Aggregated Gold Nanoparticle Conjugates for Multimodal Imaging and Synergistic Phototherapy

Aggregated Gold Nanoparticle Conjugates for Multimodal Imaging and Synergistic Phototherapy

NUS chemists have discovered that aggregated photosensitizers conjugated gold nanoparticles can be used for multimodal imaging and synergistic phototherapy to destroy cancer cells effectively at power densities below the skin tolerance threshold.

Phototherapy techniques such as photodynamic therapy (PDT) and photothermal therapy (PTT) have generated extensive interest as promising therapeutic techniques for the treatment of cancer because of their minimal invasiveness. In PDT, photosensitizers are activated to produce reactive oxygen species to destroy cancer cells upon light irradiation. For PTT, a photothermal agent is used to absorb and convert light radiation energy into heat to destroy cancer cells. However, conventional PDT suffers from the “always-on” mode with severe post-treatment side effects and inefficient generation of reactive oxygen species. PTT treatment also has several disadvantages such as unnecessary damage caused by overheating and relatively low efficiency in the delivery of photothermal agents to the targeted site.

A research team led by Prof XU Qing-Hua from the Department of Chemistry, National University of Singapore designed an aggregation-induced emission enhancement scheme for the photosensitizer, which is based on conjugated metal nanoparticles. These nanoparticles display multimodal imaging capabilities and have highly efficient PDT/PTT synergetic therapy effects in their aggregated form. In this approach, aggregates of Chlorin e6 conjugated gold nanoparticles were demonstrated to display significantly enhanced one- and two-photon excitation fluorescence, singlet oxygen generation and photothermal effects. The photoactivity of the photosensitizers was first suppressed by attaching them to gold nanoparticles but it became significantly enhanced when they formed aggregates. In addition to increased brightness, the photostability of the nanoparticle aggregate improved significantly when compared to their non-aggregated form. This is due to the shortened lifetime of the molecules in their excited state.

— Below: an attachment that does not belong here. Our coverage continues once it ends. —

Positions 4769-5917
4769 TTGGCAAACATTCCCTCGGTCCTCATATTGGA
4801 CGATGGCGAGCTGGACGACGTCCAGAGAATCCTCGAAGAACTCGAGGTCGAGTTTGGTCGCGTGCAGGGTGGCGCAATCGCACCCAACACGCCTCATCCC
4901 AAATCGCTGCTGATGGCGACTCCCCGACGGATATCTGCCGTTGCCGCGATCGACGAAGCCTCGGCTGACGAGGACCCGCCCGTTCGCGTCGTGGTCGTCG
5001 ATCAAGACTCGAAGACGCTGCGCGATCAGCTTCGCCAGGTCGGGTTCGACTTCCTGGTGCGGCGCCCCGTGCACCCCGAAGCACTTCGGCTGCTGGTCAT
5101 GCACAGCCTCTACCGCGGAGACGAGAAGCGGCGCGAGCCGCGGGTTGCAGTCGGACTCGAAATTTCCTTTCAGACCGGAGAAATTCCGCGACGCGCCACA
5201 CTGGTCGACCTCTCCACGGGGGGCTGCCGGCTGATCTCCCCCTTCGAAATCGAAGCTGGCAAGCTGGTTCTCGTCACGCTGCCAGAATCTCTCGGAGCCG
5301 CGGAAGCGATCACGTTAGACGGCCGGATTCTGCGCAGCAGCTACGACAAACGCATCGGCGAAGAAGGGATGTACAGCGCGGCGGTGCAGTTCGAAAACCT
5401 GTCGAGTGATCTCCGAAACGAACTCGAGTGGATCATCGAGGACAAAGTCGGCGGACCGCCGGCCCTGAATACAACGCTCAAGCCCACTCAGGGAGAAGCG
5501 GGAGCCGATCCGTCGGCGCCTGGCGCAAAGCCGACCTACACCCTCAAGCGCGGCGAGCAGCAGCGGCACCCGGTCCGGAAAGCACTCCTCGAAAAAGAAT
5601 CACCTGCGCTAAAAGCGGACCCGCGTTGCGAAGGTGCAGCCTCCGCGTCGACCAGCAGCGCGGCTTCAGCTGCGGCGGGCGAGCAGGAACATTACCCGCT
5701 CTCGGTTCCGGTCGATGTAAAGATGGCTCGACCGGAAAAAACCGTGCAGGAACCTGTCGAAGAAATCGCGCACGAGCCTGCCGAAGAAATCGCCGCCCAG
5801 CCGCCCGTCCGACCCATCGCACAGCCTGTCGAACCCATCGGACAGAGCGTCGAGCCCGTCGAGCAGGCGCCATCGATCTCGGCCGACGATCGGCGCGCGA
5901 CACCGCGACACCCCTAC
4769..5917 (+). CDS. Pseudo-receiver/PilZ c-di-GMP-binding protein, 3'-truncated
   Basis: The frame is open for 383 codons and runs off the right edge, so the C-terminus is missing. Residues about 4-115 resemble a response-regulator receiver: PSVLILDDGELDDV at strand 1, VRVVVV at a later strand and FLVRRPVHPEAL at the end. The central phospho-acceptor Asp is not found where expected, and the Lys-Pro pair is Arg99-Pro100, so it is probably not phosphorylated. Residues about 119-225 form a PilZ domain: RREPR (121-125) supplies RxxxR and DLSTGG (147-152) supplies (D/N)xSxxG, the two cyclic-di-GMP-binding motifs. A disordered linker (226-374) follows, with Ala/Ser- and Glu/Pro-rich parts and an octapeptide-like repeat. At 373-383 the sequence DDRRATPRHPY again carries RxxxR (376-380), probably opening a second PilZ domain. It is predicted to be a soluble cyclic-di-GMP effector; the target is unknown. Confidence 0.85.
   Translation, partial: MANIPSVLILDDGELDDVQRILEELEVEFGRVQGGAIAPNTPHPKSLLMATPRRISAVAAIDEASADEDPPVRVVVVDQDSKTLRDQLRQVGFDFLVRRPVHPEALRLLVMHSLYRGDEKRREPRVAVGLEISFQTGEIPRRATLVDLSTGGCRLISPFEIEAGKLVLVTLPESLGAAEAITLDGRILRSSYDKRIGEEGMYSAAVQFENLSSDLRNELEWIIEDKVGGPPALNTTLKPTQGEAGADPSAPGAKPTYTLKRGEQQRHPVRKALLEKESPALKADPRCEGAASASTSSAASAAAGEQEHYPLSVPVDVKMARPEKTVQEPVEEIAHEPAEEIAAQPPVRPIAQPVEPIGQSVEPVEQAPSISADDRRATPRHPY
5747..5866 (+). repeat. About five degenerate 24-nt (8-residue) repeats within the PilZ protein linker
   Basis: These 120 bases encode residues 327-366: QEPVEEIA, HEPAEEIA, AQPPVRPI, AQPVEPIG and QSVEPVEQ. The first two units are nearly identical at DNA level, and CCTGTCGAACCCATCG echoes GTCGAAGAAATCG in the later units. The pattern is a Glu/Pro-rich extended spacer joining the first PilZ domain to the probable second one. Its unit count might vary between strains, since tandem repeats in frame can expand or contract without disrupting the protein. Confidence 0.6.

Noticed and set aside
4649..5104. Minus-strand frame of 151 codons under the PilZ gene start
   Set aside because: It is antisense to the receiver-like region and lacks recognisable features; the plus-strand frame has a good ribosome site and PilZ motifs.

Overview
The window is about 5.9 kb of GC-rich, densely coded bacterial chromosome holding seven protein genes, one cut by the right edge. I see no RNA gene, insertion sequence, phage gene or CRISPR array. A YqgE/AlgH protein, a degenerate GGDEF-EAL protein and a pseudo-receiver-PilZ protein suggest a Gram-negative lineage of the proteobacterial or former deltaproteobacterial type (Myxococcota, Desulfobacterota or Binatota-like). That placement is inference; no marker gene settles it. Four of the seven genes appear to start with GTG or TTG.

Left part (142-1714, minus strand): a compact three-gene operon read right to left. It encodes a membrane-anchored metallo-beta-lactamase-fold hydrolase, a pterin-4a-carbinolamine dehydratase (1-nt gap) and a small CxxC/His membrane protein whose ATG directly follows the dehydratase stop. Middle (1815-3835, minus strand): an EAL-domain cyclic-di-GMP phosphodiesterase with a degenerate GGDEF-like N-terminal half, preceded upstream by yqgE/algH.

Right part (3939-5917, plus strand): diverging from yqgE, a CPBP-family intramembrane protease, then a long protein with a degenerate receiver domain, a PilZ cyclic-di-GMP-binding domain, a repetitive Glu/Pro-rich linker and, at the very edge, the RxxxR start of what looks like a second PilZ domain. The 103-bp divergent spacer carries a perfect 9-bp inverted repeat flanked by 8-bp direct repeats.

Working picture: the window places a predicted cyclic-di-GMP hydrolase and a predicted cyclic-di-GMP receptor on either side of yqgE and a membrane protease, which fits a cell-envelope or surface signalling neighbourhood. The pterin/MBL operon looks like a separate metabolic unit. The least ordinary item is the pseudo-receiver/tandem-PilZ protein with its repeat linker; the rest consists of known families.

Based on their findings, the researchers have demonstrated multimodal imaging and synergistic phototherapy using HeLa cancer cells under laboratory conditions. By forming aggregates in-situ inside cancer cells, the nanoparticle aggregates act as fluorescence imaging probes under one- and two-photon excitation using red and near-infrared light, respectively. These nanoparticle aggregates also displayed excellent PDT and PTT performance which can effectively destroy cancer cells by using red light lasers with power density that is below the skin tolerance threshold owing to the synergistic therapy effects.

Prof Xu said, “This plasmonic nanosystem, which is based on a new type of aggregation-induced emission phenomenon, offers a promising technique for imaging guided PDT/PTT synergetic therapy. This could potentially open up a new venue to explore safe, accurate and noninvasive theranostics.”


imaging and phototherapy capability of aggregated Ce6 conjugated gold nanoparticles

Figure describes the imaging and phototherapy capability of aggregated Ce6 conjugated gold nanoparticles in (a) solution and in (b) cells. Strong red emission under near-infrared irradiation allows cancer cells to be easily imaged. Synergistic photodynamic and photothermal therapy effects (illustrated by the flame pattern) enables the effective killing of cancer cells using red light with power density below the skin tolerance threshold.

Read the original article on National University of Singapore.